The disclosure form doesn’t specify which children bought stock. There are three entries for “DC,” which means dependent child, a category that Kedric Payne, general counsel and senior director for ethics at the Campaign Legal Center, said isn’t used very often. The fourth is for Wasserman Schultz.
The Campaign Legal Center, which has scrutinized and filed complaints against Democrats and Republicans, was founded by a former member of the Federal Election Commission.
Under the Stop Trading on Congressional Knowledge Act, known as the STOCK Act, members of Congress are required to disclose stock trades within 45 days, Payne said. There are no exceptions.
Payne and Insider’s Deputy Washington Bureau Chief, Dave Levinthal, said late disclosures are becoming increasingly common.
Levinthal said Insider began tracking the late filings this year and so far has found at least 10 representatives and senators filing late disclosures. “It seems to be a very bipartisan phenomenon, violating the STOCK Act,” he said.
Often what happens, Payne said, is members of Congress don’t report the trades as required. They’ll file once they start preparing their annual financial disclosures — which are due imminently — because it will become obvious if they suddenly report a new holding in a company that wasn’t in the previous year’s disclosure.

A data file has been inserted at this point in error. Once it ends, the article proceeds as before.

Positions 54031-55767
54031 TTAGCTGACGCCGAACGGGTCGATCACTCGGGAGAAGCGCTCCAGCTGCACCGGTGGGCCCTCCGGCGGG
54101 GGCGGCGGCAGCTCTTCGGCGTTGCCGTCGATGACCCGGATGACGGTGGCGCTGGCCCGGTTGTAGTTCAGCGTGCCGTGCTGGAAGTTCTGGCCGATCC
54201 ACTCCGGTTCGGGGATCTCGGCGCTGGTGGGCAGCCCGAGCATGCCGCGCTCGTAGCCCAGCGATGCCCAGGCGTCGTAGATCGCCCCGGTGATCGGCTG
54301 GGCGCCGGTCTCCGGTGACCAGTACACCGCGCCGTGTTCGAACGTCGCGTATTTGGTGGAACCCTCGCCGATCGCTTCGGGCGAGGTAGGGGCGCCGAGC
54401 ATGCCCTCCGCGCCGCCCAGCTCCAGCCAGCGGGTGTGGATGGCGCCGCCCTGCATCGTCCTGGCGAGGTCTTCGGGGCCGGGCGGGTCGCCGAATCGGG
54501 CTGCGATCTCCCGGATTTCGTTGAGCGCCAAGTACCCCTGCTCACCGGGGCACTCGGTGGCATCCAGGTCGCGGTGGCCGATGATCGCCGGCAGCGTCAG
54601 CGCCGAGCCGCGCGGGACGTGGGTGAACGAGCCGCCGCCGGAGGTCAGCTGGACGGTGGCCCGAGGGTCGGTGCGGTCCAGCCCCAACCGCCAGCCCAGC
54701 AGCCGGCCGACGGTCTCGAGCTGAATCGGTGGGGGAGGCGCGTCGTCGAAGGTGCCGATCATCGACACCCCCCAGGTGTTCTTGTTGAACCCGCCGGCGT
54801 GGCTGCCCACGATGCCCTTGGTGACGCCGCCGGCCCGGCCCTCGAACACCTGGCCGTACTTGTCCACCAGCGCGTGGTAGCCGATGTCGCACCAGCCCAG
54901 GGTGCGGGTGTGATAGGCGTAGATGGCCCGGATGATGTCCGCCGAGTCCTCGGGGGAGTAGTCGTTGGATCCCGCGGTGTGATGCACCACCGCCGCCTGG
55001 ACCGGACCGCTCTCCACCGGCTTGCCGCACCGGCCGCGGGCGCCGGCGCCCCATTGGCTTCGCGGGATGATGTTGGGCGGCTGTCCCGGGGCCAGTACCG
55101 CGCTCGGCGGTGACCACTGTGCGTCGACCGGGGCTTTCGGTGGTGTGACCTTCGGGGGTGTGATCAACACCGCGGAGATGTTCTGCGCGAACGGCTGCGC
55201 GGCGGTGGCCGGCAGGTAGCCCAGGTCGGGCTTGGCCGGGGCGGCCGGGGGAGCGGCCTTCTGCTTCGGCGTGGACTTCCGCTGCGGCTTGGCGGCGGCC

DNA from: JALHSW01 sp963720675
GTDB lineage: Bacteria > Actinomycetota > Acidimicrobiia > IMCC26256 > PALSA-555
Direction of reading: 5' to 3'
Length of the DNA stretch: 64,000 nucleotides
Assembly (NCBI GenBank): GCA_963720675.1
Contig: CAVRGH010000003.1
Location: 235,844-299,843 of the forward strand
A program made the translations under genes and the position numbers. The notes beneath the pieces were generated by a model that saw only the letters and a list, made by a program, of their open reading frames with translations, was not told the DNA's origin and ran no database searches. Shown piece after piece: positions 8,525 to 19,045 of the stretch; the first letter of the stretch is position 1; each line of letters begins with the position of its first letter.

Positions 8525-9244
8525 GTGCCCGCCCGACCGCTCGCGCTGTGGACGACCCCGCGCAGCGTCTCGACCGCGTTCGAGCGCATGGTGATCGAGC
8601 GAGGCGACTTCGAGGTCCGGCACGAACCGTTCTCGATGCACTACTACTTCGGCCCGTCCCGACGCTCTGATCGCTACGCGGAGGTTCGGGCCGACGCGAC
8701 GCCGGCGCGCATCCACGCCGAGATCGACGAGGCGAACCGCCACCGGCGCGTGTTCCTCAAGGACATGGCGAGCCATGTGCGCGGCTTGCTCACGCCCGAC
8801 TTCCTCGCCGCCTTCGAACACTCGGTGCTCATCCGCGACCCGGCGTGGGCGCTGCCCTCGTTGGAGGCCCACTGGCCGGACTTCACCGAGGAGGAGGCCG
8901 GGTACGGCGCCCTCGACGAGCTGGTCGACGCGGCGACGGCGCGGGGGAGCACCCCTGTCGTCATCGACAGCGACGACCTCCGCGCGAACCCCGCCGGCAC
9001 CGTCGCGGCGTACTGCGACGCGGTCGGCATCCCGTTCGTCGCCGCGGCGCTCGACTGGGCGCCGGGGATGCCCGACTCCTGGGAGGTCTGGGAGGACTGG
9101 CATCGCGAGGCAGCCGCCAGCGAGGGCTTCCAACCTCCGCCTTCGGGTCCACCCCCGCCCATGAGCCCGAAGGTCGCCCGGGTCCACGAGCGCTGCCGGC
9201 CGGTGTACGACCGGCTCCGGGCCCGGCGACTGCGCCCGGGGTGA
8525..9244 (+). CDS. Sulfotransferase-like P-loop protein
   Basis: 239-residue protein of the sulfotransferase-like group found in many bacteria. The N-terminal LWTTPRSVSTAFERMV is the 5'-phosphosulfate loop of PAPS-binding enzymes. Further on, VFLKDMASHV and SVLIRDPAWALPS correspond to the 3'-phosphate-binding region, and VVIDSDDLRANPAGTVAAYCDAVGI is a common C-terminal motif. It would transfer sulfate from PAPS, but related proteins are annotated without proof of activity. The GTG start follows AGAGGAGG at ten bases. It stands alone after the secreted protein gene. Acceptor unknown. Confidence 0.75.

The delay in reporting defeats one of the purposes of the law, Payne said, which is to provide real-time transparency about what the lawmakers are doing financially — and allow the public to assess if they might be doing something wrong, such as insider trading.
“The key way to fight against any potential insider trading is to give the public these disclosures so they can see whether or not their member of Congress is possibly engaging in a conflict of interest with their stock trades,” Payne said. “They file these disclosures months after these transactions, and it becomes unclear if it is intentional to hide a possible problem, or simply a mistake. But it’s happening so much that it’s difficult to assume that there is a mistake,” Payne said.
“People should be concerned,” Payne said.